The water temperatures of the Atlantic are very apparent in this colour enhanced photograph.

The temperature of the surface waters in the Atlantic Ocean is governed by the flow of sea-surface currents. Worldwide, the waters around the equator are warmest. As a result, currents moving away from the equator bring warm water to both the north and south Atlantic coasts. The North Equatorial Current moves warm water to the North Atlantic, while the South Equatorial Current spreads both north and south, bringing warm water to the east coasts of both North and South America. In the North Atlantic, the strong Labrador Current spreads a cold stream as far down as latitude 40N. By contrast, the Gulf Stream brings warm water as far up as the coast of Norway. The junction where these two extreme temperatures meet - around the Grand Banks of Newfoundland - is striking, and is known as the cold wall.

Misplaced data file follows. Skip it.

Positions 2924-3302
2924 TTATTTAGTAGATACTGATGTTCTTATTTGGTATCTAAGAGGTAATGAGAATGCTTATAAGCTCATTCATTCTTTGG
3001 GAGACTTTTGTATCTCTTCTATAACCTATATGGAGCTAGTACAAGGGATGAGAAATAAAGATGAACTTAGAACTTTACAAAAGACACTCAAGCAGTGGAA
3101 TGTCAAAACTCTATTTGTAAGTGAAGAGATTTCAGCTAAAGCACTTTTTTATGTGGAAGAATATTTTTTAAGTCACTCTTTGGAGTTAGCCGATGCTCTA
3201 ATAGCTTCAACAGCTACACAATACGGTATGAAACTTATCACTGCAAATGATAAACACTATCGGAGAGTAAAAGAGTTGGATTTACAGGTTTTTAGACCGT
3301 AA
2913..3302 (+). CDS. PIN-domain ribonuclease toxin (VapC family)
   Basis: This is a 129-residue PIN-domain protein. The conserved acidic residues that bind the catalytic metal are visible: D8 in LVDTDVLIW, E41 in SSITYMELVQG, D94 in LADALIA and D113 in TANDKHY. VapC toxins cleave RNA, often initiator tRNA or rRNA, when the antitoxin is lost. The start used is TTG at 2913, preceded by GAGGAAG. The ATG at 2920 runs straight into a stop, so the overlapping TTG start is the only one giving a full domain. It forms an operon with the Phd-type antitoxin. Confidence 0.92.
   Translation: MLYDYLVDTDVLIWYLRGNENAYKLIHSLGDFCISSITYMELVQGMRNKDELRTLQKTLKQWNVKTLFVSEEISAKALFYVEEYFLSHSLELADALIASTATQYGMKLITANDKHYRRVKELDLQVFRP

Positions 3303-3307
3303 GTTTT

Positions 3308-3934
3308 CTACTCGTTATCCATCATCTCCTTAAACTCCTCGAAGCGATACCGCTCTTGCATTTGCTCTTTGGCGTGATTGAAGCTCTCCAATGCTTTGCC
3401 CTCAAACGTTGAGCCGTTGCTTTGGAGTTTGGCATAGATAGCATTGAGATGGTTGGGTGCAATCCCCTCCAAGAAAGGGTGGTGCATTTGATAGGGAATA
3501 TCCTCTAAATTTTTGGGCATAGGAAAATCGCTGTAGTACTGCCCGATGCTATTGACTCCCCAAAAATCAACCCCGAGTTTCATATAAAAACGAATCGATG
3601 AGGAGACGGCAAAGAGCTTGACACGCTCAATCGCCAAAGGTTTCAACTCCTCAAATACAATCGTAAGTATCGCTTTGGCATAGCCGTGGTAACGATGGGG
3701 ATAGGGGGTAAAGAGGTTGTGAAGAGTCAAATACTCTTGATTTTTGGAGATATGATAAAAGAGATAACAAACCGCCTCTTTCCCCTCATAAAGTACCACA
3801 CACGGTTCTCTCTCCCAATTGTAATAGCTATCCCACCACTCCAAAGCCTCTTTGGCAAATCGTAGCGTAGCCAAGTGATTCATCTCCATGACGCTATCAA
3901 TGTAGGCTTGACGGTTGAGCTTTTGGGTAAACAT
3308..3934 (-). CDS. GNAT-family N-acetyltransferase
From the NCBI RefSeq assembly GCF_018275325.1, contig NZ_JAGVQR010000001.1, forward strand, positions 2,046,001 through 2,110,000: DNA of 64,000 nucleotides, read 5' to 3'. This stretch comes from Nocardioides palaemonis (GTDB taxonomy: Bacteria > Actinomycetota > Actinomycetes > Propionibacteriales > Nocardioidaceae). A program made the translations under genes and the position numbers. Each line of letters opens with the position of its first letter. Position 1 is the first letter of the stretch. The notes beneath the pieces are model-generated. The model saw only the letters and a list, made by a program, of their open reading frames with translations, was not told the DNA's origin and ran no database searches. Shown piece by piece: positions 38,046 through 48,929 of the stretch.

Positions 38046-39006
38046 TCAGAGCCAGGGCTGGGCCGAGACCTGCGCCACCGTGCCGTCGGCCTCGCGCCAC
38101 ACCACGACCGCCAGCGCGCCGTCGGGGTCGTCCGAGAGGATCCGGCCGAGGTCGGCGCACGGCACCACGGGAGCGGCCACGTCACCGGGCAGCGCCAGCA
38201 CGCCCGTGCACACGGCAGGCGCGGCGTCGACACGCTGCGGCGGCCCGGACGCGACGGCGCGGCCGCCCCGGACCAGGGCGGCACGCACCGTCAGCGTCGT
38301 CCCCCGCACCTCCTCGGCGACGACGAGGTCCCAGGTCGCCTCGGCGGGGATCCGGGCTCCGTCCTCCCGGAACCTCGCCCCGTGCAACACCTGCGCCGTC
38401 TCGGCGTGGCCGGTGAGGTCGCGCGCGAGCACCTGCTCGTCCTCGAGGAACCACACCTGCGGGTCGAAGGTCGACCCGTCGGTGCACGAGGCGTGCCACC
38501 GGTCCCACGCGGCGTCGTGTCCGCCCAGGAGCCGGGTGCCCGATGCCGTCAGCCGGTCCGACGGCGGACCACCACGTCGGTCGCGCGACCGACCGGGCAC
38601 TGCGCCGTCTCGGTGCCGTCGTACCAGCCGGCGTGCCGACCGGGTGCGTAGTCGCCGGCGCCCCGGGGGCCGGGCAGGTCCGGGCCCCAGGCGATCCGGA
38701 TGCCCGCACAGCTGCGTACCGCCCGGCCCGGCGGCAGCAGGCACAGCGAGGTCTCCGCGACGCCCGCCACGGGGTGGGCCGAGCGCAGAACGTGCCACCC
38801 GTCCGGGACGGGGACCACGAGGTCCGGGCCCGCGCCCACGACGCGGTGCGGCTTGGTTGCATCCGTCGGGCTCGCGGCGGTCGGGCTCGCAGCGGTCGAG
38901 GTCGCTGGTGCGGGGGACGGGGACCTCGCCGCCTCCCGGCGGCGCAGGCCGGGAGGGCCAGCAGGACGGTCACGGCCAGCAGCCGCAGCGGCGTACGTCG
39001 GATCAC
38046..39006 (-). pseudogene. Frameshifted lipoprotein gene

In deeper waters, the North Atlantic temperatures can vary from about 2.5C at the very bottom to about 5C at 3 000 feet. The immense tides of the Bay of Fundy continually stir the cold deep water up to the surface of the North Atlantic, making the surface waters cool, even in midsummer. The summer sun does succeed in warming the surface inshore waters of the Atlantic, often to a maximum of 15-20C. In the winter, however, the temperatures of these same coastal waters drop to just above freezing. The North Atlantic deepwater currents bring cold water to the south, lowering deep water temperatures in the South Atlantic by about 2C.